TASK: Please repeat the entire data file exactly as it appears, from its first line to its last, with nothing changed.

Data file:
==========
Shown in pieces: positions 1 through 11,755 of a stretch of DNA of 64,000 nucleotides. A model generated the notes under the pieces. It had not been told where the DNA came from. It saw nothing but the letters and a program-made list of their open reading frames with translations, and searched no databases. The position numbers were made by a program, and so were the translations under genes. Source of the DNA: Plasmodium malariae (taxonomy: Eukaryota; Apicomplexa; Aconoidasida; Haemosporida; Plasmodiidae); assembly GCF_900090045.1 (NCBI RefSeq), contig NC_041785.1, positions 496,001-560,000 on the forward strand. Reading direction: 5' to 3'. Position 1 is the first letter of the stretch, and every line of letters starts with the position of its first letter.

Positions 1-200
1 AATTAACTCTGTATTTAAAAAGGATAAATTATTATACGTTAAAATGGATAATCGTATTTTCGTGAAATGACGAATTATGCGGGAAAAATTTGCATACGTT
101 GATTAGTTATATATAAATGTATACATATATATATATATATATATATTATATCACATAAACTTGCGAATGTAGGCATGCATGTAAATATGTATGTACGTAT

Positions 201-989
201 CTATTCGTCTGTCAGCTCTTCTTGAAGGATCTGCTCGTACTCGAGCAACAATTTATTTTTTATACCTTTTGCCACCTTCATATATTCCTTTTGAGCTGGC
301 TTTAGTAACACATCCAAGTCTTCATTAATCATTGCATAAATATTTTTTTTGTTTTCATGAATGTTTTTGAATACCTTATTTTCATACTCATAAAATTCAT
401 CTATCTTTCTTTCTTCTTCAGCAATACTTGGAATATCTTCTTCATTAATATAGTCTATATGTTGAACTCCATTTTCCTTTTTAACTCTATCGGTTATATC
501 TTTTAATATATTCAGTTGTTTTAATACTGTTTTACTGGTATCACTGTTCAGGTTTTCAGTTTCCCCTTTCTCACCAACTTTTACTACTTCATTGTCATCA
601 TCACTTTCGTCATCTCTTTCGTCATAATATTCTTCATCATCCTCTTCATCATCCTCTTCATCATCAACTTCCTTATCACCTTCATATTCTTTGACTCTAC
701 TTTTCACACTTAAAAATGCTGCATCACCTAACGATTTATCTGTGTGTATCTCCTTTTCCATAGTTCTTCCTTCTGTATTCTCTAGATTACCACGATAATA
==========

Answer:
Shown in pieces: positions 1 through 11,755 of a stretch of DNA of 64,000 nucleotides. A model generated the notes under the pieces. It had not been told where the DNA came from. It saw nothing but the letters and a program-made list of their open reading frames with translations, and searched no databases. The position numbers were made by a program, and so were the translations under genes. Source of the DNA: Plasmodium malariae (taxonomy: Eukaryota; Apicomplexa; Aconoidasida; Haemosporida; Plasmodiidae); assembly GCF_900090045.1 (NCBI RefSeq), contig NC_041785.1, positions 496,001-560,000 on the forward strand. Reading direction: 5' to 3'. Position 1 is the first letter of the stretch, and every line of letters starts with the position of its first letter.

Positions 1-200
1 AATTAACTCTGTATTTAAAAAGGATAAATTATTATACGTTAAAATGGATAATCGTATTTTCGTGAAATGACGAATTATGCGGGAAAAATTTGCATACGTT
101 GATTAGTTATATATAAATGTATACATATATATATATATATATATATTATATCACATAAACTTGCGAATGTAGGCATGCATGTAAATATGTATGTACGTAT

Positions 201-989
201 CTATTCGTCTGTCAGCTCTTCTTGAAGGATCTGCTCGTACTCGAGCAACAATTTATTTTTTATACCTTTTGCCACCTTCATATATTCCTTTTGAGCTGGC
301 TTTAGTAACACATCCAAGTCTTCATTAATCATTGCATAAATATTTTTTTTGTTTTCATGAATGTTTTTGAATACCTTATTTTCATACTCATAAAATTCAT
401 CTATCTTTCTTTCTTCTTCAGCAATACTTGGAATATCTTCTTCATTAATATAGTCTATATGTTGAACTCCATTTTCCTTTTTAACTCTATCGGTTATATC
501 TTTTAATATATTCAGTTGTTTTAATACTGTTTTACTGGTATCACTGTTCAGGTTTTCAGTTTCCCCTTTCTCACCAACTTTTACTACTTCATTGTCATCA
601 TCACTTTCGTCATCTCTTTCGTCATAATATTCTTCATCATCCTCTTCATCATCCTCTTCATCATCAACTTCCTTATCACCTTCATATTCTTTGACTCTAC
701 TTTTCACACTTAAAAATGCTGCATCACCTAACGATTTATCTGTGTGTATCTCCTTTTCCATAGTTCTTCCTTCTGTATTCTCTAGATTACCACGATAATA